- Contributed by
- Horncastle College, Lincs
- People in story:
- MAXINE NORMAN
- Location of story:
- LIVERPO0L & NORTH WALES
- Background to story:
- Article ID:
- Contributed on:
- 28 October 2004
When mother and father said that my young sister and I had to go and live with our Aunt Amy in Wales for the time being, we were both dismayed and upset. My sister was only 9 years old and never liked being away from home, even for just one day, and I knew that our aunt did not really want us, particularly as her own children were now grown.
The journey from Liverpool to North Wales, via tram, ferry and bus was a doleful one and parting from mother the next day meant my sister spent the time in tears. I was instructed by my aunt to take her out on to the hill behind the cottage and play some games to try and cheer up. The following day we were taken down to the village school, met the three teachers and saw our classroom. to children used to a large city school the school was tiny, only two large rooms , one for the juniors and seniors and one for the infants. There were no proper desks as we knew them, just a bench which sat two or three with a higher bench in front and a shelf for our books underneath. As my sister was rather deaf she had more difficulties than me trying to adjust and began to be bullied.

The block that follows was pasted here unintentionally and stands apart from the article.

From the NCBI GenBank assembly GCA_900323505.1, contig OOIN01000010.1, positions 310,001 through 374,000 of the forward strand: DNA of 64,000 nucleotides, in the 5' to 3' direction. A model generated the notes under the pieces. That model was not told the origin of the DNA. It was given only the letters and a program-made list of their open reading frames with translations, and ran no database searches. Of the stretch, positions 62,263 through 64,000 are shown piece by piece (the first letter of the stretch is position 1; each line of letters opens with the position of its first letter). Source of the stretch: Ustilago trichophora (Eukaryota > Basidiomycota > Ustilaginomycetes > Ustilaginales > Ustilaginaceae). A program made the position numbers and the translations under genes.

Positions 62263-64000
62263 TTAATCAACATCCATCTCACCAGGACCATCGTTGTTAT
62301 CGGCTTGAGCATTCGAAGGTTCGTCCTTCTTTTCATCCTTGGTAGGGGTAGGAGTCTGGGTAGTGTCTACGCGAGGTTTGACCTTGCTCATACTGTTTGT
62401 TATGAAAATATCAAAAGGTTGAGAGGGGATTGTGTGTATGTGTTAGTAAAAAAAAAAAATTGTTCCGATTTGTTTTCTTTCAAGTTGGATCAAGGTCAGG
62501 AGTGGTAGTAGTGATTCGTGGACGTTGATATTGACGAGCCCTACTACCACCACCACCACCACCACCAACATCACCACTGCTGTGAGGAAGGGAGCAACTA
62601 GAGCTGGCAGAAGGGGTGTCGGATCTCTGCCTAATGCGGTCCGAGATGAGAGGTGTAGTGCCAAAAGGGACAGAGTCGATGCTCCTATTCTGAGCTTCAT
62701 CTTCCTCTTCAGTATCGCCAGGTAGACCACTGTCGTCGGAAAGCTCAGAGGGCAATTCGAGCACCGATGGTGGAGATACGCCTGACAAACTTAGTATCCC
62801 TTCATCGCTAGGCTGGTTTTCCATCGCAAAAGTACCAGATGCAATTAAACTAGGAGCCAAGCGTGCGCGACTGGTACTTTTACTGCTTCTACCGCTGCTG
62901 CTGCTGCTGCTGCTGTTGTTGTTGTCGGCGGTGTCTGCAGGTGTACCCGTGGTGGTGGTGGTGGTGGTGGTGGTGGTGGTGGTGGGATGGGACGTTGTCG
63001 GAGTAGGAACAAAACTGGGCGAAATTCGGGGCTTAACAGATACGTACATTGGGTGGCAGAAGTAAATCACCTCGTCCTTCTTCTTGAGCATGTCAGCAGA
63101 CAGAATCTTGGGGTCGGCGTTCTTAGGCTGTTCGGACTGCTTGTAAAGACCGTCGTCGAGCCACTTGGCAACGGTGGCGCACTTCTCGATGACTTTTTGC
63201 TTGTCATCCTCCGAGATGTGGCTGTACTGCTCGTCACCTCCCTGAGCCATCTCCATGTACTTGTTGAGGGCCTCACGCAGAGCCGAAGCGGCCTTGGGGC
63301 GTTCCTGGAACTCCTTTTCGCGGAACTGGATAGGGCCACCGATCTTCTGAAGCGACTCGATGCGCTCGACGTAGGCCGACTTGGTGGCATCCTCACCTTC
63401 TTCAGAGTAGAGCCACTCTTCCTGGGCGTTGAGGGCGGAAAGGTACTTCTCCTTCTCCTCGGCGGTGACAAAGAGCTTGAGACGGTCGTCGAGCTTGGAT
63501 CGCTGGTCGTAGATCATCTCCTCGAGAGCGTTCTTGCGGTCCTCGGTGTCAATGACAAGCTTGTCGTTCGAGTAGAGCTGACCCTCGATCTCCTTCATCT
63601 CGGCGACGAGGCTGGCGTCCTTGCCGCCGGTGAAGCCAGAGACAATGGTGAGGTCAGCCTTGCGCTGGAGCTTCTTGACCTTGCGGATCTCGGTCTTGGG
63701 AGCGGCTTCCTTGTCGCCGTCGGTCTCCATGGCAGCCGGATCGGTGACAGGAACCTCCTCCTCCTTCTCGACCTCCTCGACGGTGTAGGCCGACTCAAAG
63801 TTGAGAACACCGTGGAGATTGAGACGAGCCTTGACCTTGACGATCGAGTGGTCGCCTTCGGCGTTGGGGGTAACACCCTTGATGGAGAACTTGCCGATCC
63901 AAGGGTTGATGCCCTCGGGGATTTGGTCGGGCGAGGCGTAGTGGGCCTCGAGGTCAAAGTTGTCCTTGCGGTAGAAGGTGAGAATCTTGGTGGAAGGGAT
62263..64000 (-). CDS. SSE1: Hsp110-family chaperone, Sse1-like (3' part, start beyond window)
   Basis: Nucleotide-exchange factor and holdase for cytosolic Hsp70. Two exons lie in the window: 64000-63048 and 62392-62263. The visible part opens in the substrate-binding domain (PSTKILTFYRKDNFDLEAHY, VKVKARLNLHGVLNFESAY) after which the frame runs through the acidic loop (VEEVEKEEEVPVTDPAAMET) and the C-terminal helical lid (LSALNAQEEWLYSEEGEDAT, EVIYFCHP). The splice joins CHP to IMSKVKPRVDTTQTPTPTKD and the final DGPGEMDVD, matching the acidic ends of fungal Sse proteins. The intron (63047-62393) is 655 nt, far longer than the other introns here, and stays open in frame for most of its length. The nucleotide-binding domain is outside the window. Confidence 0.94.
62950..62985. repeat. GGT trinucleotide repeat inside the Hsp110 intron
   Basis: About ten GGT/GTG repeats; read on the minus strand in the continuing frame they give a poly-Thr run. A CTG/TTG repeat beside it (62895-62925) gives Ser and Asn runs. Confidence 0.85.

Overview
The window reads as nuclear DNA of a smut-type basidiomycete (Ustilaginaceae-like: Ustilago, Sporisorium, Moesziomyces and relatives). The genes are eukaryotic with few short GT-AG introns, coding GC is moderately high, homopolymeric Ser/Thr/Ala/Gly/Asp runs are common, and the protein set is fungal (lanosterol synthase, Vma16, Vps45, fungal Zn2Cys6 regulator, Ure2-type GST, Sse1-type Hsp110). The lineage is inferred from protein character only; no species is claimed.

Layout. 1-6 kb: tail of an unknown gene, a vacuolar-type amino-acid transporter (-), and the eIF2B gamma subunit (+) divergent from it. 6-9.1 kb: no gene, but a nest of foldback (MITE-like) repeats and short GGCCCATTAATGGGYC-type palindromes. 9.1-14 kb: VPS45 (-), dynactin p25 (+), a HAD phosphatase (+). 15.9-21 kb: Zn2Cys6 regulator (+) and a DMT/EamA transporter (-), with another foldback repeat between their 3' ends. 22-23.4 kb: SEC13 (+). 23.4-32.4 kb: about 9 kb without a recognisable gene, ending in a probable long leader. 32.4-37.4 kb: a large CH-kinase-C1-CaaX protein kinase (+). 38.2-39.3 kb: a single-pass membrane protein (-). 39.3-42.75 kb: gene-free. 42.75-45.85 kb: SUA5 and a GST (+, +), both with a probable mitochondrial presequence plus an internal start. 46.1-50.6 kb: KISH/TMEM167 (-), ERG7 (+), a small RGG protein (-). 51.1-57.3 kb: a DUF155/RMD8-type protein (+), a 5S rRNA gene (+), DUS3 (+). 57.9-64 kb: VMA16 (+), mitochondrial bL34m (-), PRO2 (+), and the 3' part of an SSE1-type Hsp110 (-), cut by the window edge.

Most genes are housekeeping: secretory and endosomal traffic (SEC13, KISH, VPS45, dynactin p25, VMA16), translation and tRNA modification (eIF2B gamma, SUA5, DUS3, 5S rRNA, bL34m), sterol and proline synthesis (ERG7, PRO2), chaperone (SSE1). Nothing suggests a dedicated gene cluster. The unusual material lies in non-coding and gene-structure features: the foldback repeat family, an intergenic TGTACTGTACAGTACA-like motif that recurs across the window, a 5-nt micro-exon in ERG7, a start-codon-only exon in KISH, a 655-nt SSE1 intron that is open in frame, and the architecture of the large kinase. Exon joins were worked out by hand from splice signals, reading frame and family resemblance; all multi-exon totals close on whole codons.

The cottage was quite large but it had no proper kitchen , running water or electricity. We washed in our bedroom in bowls and water had to be carried up and down . The toilet was half-way down the garden and was an earth closet which smelt so much my sister hated it and I had to stand in there with her because she was afraid of the big hole. Lighting was obtained with oil lamps which had to be constantly cleaned and it was quite hard to read as the lighting was so poor.
Aunt was not fond of housework so gradually our clothes were washed less and less and we began to smell the same as the other children. Each time asked for clean clothes for us Aunt told me to "make do with what we had on" and of course we never had a bath so I began to feel dirty , which was distressing for us both and made life harder at school as the Welsh children commented that the "bloody English" did not seem to wash. As they were not exactly clean themselves I argued with this and got thumped in the playground for my pains! We were always 'the bloody English" and everything we said or did was made fun of as they talked Welsh to each other. Very little English was spoken by the locals so I asked to be taught some Welsh and the older boys taught me all the swear words they could think of and were full of mirth when I said them! At least it gave me something to shout back at them when they bullied my sister.
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